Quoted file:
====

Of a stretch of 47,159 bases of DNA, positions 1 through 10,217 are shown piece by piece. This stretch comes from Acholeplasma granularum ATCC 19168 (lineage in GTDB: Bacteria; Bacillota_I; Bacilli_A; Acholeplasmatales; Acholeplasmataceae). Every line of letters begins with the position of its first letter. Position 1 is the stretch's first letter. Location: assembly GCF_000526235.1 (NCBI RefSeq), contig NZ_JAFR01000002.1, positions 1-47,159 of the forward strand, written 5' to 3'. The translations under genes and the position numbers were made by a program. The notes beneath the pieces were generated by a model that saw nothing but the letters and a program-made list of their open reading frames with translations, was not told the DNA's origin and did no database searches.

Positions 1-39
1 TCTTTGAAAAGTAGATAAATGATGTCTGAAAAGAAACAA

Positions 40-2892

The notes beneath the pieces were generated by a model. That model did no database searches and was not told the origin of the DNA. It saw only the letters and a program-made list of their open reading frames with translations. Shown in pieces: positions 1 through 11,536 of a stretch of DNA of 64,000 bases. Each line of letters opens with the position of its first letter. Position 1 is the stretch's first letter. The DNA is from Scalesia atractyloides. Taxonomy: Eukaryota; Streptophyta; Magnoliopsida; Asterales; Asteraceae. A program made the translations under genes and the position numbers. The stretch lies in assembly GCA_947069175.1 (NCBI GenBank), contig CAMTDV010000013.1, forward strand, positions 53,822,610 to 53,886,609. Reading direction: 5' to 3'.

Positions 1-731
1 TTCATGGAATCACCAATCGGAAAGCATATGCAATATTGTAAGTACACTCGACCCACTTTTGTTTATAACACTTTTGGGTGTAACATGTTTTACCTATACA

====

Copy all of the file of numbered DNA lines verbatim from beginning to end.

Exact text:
Of a stretch of 47,159 bases of DNA, positions 1 through 10,217 are shown piece by piece. This stretch comes from Acholeplasma granularum ATCC 19168 (lineage in GTDB: Bacteria; Bacillota_I; Bacilli_A; Acholeplasmatales; Acholeplasmataceae). Every line of letters begins with the position of its first letter. Position 1 is the stretch's first letter. Location: assembly GCF_000526235.1 (NCBI RefSeq), contig NZ_JAFR01000002.1, positions 1-47,159 of the forward strand, written 5' to 3'. The translations under genes and the position numbers were made by a program. The notes beneath the pieces were generated by a model that saw nothing but the letters and a program-made list of their open reading frames with translations, was not told the DNA's origin and did no database searches.

Positions 1-39
1 TCTTTGAAAAGTAGATAAATGATGTCTGAAAAGAAACAA

Positions 40-2892

The notes beneath the pieces were generated by a model. That model did no database searches and was not told the origin of the DNA. It saw only the letters and a program-made list of their open reading frames with translations. Shown in pieces: positions 1 through 11,536 of a stretch of DNA of 64,000 bases. Each line of letters opens with the position of its first letter. Position 1 is the stretch's first letter. The DNA is from Scalesia atractyloides. Taxonomy: Eukaryota; Streptophyta; Magnoliopsida; Asterales; Asteraceae. A program made the translations under genes and the position numbers. The stretch lies in assembly GCA_947069175.1 (NCBI GenBank), contig CAMTDV010000013.1, forward strand, positions 53,822,610 to 53,886,609. Reading direction: 5' to 3'.

Positions 1-731
1 TTCATGGAATCACCAATCGGAAAGCATATGCAATATTGTAAGTACACTCGACCCACTTTTGTTTATAACACTTTTGGGTGTAACATGTTTTACCTATACA